The Upper School Performing Arts curriculum offers a range of options for students interested in music, dance, or acting. These include formal semester classes, choral and instrumental groups, and a selection of weekly activities. In addition, the Department stages three theater productions a year, which include different genres and a student-directed production. Formal dance and music concerts are presented in the winter and spring. Individual music students and ensembles audition for District, State, Eastern, and National music festivals, and the Department participates semiannually in the Maine Principals Association’s One Act competitions.
This course explores the story of Western music from its origins in medieval Gregorian chant through the Renaissance, Baroque, Classical, and Romantic periods, and up through the 20th century and the development of jazz and rock. Students study the instruments of the orchestra and the lives of the great composers, as well as the style, form, and sociocultural connections of music throughout history. Requirements include reading and listening assignments, tests and quizzes, student oral reports, and research projects.
Students study music theory through its practical applications in composition and performance. Starting with the fundamentals of pitch, rhythm, and score reading, the course quickly moves through scales and modes, intervals, chords, form, harmonization, and part-writing. Course requirements include reading and workbook assignments, frequent composition projects, and assessments in ear training and notation. There is no prerequisite for this course, though it is assumed that students have a strong interest in music study.
This class is an introduction to the art of acting. Students will enhance their “actor’s instrument” through a variety of approaches to training their bodies, voices, and imaginations. Students explore different acting styles and techniques from Western theater by reading plays and theater-related texts. The goal is to add variety to students’ artistic choices in performance, expand theater literacy by attending productions, and learn how to make observations on everyday life through regular journal entries.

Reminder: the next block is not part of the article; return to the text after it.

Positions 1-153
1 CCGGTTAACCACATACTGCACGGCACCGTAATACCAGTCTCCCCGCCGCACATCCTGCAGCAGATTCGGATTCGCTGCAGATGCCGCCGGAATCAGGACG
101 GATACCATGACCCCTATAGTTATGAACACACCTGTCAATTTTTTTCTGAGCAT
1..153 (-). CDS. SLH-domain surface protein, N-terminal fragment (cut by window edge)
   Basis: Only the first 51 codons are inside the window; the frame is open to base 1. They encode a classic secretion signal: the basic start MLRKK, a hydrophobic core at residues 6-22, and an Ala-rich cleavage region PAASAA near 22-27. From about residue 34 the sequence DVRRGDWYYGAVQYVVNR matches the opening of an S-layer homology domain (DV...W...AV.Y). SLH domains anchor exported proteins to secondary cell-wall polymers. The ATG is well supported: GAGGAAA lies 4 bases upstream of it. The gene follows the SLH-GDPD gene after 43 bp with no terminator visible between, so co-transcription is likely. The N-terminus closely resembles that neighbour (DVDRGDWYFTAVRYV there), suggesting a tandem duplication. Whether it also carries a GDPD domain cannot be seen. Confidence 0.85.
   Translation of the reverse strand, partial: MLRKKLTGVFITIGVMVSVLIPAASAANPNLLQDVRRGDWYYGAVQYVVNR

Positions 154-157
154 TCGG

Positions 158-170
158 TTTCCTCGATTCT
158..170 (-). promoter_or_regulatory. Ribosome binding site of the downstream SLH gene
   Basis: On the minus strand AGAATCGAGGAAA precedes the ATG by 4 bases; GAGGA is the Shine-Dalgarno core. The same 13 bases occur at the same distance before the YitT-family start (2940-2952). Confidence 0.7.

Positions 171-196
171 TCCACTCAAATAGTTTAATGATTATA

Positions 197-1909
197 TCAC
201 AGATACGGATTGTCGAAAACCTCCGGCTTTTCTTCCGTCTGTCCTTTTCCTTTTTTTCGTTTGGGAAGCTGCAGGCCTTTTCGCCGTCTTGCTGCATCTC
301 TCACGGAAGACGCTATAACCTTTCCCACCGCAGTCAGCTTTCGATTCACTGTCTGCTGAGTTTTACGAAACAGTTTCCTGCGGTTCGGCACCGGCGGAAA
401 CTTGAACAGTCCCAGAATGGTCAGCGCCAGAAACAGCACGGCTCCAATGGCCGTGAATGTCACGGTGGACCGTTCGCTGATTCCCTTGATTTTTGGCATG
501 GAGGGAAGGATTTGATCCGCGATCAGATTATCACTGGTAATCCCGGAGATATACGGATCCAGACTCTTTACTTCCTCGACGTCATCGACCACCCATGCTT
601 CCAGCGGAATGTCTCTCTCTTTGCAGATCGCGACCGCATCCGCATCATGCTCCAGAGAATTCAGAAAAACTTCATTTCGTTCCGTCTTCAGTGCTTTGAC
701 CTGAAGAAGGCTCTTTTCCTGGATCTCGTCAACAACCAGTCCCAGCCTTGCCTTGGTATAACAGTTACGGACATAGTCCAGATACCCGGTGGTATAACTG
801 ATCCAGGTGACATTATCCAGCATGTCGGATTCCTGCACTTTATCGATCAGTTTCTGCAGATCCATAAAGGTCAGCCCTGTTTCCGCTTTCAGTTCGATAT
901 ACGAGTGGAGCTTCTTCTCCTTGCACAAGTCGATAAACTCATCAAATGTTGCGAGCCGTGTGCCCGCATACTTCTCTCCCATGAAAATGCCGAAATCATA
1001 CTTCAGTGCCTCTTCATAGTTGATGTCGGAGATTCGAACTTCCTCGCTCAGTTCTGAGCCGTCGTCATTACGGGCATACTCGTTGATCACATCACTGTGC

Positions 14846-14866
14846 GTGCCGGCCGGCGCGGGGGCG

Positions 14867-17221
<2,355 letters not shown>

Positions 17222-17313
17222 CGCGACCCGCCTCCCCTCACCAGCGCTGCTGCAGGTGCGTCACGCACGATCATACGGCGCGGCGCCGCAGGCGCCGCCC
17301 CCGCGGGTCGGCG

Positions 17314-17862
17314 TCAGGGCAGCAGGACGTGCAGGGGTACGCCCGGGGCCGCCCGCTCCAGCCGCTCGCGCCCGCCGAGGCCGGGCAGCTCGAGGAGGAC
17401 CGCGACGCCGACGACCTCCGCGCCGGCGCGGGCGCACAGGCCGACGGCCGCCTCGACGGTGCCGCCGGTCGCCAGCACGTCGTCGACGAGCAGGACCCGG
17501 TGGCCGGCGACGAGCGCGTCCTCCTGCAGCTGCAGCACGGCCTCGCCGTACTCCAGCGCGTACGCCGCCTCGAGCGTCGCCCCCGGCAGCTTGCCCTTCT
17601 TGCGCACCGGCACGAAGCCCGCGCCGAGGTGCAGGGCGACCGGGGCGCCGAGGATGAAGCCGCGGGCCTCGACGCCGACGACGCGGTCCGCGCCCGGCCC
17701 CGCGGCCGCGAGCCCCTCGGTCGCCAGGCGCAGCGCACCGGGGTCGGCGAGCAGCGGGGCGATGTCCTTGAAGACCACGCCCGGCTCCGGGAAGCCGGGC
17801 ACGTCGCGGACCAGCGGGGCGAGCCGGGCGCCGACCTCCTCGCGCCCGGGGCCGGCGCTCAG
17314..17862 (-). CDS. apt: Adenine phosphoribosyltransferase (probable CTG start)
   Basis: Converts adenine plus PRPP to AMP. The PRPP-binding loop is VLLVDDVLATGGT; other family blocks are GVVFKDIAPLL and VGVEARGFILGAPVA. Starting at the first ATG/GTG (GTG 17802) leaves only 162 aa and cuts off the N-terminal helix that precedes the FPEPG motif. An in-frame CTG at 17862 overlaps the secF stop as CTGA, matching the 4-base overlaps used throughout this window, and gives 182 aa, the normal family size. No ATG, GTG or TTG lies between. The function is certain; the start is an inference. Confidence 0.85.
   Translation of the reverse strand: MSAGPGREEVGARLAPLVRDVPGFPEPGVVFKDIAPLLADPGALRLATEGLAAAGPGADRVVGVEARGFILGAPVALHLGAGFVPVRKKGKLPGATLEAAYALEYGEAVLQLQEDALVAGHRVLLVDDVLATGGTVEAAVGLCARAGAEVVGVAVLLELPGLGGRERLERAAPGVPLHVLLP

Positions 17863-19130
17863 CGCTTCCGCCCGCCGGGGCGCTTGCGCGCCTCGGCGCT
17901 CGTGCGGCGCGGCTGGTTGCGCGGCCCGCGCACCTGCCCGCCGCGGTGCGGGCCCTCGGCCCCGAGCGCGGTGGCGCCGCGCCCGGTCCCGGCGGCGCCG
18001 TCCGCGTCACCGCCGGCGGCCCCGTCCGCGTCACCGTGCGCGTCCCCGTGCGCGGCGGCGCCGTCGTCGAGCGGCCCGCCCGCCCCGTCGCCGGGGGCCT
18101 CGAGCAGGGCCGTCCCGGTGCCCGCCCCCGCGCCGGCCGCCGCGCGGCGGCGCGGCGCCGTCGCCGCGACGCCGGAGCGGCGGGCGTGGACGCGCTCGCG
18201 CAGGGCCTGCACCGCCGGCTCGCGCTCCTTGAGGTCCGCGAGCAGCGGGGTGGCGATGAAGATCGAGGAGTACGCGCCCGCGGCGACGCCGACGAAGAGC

Chorus is a yearlong performing arts ensemble that focuses on developing proper vocal technique and musicianship through the performance of choral pieces. Students study a varied musical repertoire and are expected to participate in two evening performances as well as informal performances over the course of the year.
The Upper School Jazz Ensemble is open to instrumentalists with intermediate to advanced skills. The ensemble meets twice a week and leans heavily toward arrangements that cultivate interest in jazz improvisation. In addition to school performances, the group participates in the Berklee College of Music’s annual High School Jazz Festival in Boston.
- Poetry Out Loud
- Stage Crew/Technical Theater
- Vocal Ensemble
- World Performance
An introduction to the theory, process, and techniques of costume design. Students study the skills of costume designers and technicians. Some hand-sewing and some machine-sewing will be included. Topics may include basic theater history, research, and collaboration in design, pattern use, measurement, terminology, and specialized skills (such as knitting, crochet, and beadwork). Students complete one stage-ready piece, either alone or in collaboration with classmates.
This class is an exploration of improvisation—the art of talking, acting, and responding in the moment. Group exercises and scene work take place in a safe and positive environment. The class offers a unique opportunity for students to improve not only their acting technique but their social and conversational skills as well.
The National Endowment for the Arts and the Poetry Foundation have partnered with U.S. state arts agencies to support Poetry Out Loud, a contest that encourages students to learn about great poetry through memorization and recitation. This program also helps students master public speaking skills, build self-confidence, and learn about their literary heritage.
This class explores music of the Middle East. Non-musicians and musicians alike learn by doing as they study the many different rhythmic and melodic structures from Turkey, Syria, Lebanon, Iraq, and other countries in the region. No prior musical experience is required. Percussionists and melodic instrumentalists are encouraged to enroll.